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World Mental Health Day: Egyptians Continue to Struggle With Working From Home

October 10, 2021
Photo via Marina Makary
Photo via Marina Makary

My alarm wakes me up five minutes before I’m supposed to log on to my work desktop application. I instantly open my eyes, pull my laptop towards me, and open it, the bright screen temporarily blinding me while signaling the start of a new work day. No lights switched on, no curtains open, just me half-sitting in my bed staring at my laptop screen.

With the months passing by, I began to realize that it’s become almost impossible for me to leave the house in the morning, and in the evening, I would avoid most social gatherings. I became quieter, lazier, and began suffering from an irregular sleep schedule, among other complaints.

Since 10 October marks World Mental Health Day, Egyptian Streets decided to shed light on an issue that affects millions of lives, especially since the start of the COVID-19 pandemic: working from home.

Speaking to Egyptian Streets, Yasmin Abdel Razek, a registered psychotherapist and a marriage and family therapist, explains that working from home has taken a significant toll on people’s mental health over the past months.

“Work/life boundaries have become an increasing concern as many struggle to maintain a balance: high demands of employees’ time and energy, expectation of working extra hours with fewer breaks seeing that they are at the comfort of their homes and don’t have to commute, and having less or no time to interact with coworkers or unwind and connect at home with family,” Yasmin says.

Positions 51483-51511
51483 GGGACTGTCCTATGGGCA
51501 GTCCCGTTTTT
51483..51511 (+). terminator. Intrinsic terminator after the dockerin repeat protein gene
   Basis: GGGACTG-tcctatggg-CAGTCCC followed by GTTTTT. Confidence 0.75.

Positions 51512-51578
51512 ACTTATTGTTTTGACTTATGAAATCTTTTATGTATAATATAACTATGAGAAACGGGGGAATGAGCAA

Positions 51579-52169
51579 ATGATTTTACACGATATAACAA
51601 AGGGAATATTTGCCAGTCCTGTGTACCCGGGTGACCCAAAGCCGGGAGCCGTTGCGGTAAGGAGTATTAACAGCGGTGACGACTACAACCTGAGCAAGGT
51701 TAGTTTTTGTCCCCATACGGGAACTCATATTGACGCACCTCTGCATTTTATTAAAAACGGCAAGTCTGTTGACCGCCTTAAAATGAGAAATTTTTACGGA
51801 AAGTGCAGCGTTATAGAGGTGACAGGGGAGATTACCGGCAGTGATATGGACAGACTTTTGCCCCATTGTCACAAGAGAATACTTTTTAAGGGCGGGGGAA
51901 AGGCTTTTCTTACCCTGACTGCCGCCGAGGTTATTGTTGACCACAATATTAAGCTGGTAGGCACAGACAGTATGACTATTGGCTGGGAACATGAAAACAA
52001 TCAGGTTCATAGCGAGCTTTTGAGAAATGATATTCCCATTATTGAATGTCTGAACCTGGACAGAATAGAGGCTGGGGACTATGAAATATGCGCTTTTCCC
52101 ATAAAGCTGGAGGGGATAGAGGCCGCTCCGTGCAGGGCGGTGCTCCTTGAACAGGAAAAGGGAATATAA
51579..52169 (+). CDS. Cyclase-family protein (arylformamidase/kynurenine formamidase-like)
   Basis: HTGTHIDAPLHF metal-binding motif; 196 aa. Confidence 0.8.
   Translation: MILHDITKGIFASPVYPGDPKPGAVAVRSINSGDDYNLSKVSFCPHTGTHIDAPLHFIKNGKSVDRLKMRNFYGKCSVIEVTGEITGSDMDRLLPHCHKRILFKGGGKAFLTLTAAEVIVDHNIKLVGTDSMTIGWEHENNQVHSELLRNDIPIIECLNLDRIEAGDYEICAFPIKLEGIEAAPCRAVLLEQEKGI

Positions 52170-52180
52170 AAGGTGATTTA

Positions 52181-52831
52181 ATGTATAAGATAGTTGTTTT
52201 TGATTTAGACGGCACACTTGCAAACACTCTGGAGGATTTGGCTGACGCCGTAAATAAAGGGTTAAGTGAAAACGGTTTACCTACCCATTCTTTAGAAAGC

“This can have a direct impact on mental health,” she adds, stressing that isolation, loneliness, frustration, sadness, anxiety over workload or expectations, and burnout, are just a few of the emotions that people go through as a result.

A few days ago, I asked Egyptian Streets’ audience on Instagram how working from home affected their mental health. Although there were a few who had pleasant responses such as, “I like the time I spend with my wife”, the majority echoed going through a hard time, feeling despondent, and suffering from a deteriorating mental state.


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A post shared by Yasmin A. Razek • Therapist (@yasminfortherapy)

How did working from home affect your mental health?

Enas El Masry, 30, Storyteller/Journalist/Content Creator

I quit a job within a month of lockdown in March 2020 because of lacking boundaries. Even before lockdown, I was really struggling with their negligence of mental health. But then it got worse with the lockdown.

Leaving the office was a clear cue for everyone that this is where our paths part until tomorrow – a piece of information that seemed to get lost in this new situation. Both my manager and the CEO were workaholics who had no respect whatsoever for people’s personal lives and need for rest. There were no boundaries and I would constantly get requests for tasks that weren’t urgent as late as 10PM.

Reema Amr, 21, Research Executive

As much as I enjoy not dealing with traffic everyday, I miss the social life and energy.

Maia Sadek, 18, Family Engagement Associate & Translator

Turned me anti-social. I used to consider myself such a social butterfly. Had friends here and there, many connections, knew people everywhere, was always making new friends and just interacting with others any chance that I got. Until my office got transferred from being a room full of people, to a desk in my bedroom.